Monday 16 December 2019
The last few days have been a hectic mix of the familiar; traditional Christmas carols concerts, parties and drinks, with the unfamiliar and definitely less festive challenge of University interviews for my eldest.
Friday takes us to Yorkshire. The University grilling takes almost 3 hours. The drive home, along a flood hit M62 even longer. The alpha-mothers in the parent room, whose knowledge of UKCAT scores and entry criteria for every Medical school in the land is encyclopedic, have left me feeling like a total failure as a mum. I am agitated by the motorway queues and lane-closure confusion. And my lovely girl is clearly deflated by her interview. Nonetheless upon our return, she summons up the energy to don her party dress and step out for the evening, and I rally enough reserves to drive Prom-dress daughter to another social gathering and feed Small Boy, before heading gratefully to bed.
My eldest gets to sleep somewhat later than this. She is home not long after midnight. And I am sure of the time because she stumbles into my room upon her return, a little the worse for wear, switches on the light and slurrily gushes ,
” I really, really love you mum!”
I reciprocate the sentiments, persuade her that now not the best time to go and visit her brother, and steer her off to bed.
To her credit, by 10am on Saturday morning, both she and Small-boy are at Victoria Station in Manchester to play 2 hours of Christmas carols and songs with their local band. Quite a few of my family gather to listen, over cheery cups of Costa coffee and a catch -up on the latest news. It’s a lovely event that stirs the heart and replenishes the seasonal community cheer. I stay in town for a number of afternoon/evening drinks with friends and, as Sunday dawns and my eldest and I now pack our bags for a trip to University interview number 3, I have only a mildly banging head to contend with. We hit the motorway again and are checking into our hotel by 5pm.
Our Monday interview starts at an astonishingly early 8am but again it is 3 hours before my eldest emerges. This one is ‘the worst yet’ and feeling pretty sad and despondent we slink back to the car and set the satnav for home. I feel that sickening terror that every parents knows of wondering how we will cope with the disappointment if all the hard work, and I’d make that 3 years of hard work, ends with rejection and the end of my daughter’s dreams. But today it takes me less time than usual to shift this paralyzing dread. Because… she is such an amazing, driven and talented girl. And that means lots of alternatives, lots of choices and lots of ways to have a bright and happy future. Hey, at least when she’s tipsy, my girl ‘really,really loves her mum‘, I’ll make sure of it !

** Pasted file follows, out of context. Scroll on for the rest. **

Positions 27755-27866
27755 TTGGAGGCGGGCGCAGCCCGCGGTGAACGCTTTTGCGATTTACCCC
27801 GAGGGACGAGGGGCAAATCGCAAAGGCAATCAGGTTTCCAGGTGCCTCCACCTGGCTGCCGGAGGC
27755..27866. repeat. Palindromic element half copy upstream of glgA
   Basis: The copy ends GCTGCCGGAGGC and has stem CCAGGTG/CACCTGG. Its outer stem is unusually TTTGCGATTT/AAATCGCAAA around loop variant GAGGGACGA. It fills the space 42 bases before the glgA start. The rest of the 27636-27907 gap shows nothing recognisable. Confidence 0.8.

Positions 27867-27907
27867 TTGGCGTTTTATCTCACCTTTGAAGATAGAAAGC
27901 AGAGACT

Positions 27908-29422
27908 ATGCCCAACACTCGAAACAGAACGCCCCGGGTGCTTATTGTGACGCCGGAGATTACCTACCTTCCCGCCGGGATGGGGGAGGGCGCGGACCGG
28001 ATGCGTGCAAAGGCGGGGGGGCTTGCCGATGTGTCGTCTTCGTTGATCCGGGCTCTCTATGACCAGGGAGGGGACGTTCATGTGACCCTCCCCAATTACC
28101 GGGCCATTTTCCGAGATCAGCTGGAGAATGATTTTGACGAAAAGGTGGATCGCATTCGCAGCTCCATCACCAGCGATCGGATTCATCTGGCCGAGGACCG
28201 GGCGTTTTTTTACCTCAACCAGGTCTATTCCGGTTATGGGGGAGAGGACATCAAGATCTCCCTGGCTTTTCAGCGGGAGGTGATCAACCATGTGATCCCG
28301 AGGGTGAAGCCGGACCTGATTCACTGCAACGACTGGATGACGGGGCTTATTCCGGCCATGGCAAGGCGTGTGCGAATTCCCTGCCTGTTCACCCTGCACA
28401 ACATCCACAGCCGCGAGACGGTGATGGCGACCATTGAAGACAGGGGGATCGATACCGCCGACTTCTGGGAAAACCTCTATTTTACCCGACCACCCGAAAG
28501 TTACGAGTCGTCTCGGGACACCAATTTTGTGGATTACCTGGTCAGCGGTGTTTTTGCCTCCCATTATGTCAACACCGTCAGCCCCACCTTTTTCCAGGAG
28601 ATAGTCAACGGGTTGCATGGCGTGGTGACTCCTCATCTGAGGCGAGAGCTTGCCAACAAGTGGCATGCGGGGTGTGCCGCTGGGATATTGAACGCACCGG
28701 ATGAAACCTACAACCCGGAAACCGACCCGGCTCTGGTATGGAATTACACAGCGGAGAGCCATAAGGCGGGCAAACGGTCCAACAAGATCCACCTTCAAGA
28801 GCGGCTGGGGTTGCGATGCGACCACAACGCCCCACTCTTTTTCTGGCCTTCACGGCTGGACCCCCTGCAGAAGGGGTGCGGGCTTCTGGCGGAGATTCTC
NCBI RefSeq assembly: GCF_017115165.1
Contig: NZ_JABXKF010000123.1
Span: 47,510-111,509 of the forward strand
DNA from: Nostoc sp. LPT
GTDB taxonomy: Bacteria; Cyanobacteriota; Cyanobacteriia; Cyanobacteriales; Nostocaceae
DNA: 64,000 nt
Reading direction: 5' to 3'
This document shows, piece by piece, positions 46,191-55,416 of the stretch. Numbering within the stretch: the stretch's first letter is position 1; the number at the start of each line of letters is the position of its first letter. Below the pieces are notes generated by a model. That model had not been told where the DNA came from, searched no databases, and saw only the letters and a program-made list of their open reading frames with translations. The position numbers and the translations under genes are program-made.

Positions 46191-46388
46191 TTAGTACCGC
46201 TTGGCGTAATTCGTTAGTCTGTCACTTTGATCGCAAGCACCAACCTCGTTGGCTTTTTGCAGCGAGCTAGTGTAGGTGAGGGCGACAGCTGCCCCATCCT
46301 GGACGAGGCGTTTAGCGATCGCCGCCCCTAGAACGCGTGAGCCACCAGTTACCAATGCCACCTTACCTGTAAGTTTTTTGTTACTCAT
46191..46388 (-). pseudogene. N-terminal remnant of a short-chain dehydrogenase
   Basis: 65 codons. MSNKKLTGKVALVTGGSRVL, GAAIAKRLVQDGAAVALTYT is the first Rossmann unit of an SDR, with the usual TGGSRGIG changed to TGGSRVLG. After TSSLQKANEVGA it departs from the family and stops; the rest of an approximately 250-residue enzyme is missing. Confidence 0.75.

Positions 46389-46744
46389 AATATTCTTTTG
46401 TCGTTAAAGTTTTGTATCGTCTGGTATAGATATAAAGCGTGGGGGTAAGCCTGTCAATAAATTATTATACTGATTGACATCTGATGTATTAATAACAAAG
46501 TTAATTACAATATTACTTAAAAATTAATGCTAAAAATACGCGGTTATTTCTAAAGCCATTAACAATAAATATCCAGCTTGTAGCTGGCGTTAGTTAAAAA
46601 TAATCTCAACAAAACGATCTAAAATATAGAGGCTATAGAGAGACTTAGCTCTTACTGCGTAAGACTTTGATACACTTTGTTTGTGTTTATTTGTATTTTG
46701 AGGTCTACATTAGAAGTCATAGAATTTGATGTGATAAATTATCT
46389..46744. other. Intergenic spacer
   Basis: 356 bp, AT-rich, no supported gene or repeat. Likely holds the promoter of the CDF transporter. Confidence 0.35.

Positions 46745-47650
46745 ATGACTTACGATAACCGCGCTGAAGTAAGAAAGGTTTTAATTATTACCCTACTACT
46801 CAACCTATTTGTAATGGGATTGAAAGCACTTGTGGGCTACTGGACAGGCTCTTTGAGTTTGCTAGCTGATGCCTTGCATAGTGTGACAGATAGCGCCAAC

Even if I hadn’t cheered myself up, back home the usual chaos is enough to distract anyone. Prom-dress daughter and Small Boy both have a Christmas concert to play in … at 6:30pm. In a last minute change of plan however, Small Boy has also been selected to make his debut on the school basketball team, in another venue…ending at 5:30pm. Fortunately it’s Monday. My mum arrives for piano lessons. We shelve these and she agrees instead to feed the girls and drop Prom-dress daughter at the concert hall. Without stopping for food, I head out to the basketball tournament to cheer on my tall, gangly bean of a boy. It just so happens that the venue for this sporting spectacle is about 3 minutes from my mum’s house…and I have a key. At the final claxon tolls, at 5:45 pm, I whisk him, off to mum’s. She is not there, because … you’ve got it … she is at my house! Small Boy changes with the speed of Clark Kent himself, I thrust 2 packets of crisps and a bottle of Lucozade at him and we speed off to the concert.
We arrive with moment to spare. Small Boy’s grinning face races off to take his place in the orchestra. Prom-dress daughter, already in situ, gives us a smirk and a wave. I sink gratefully into my seat and the carols begin. ‘Silent Night‘ … how lovely … and if only….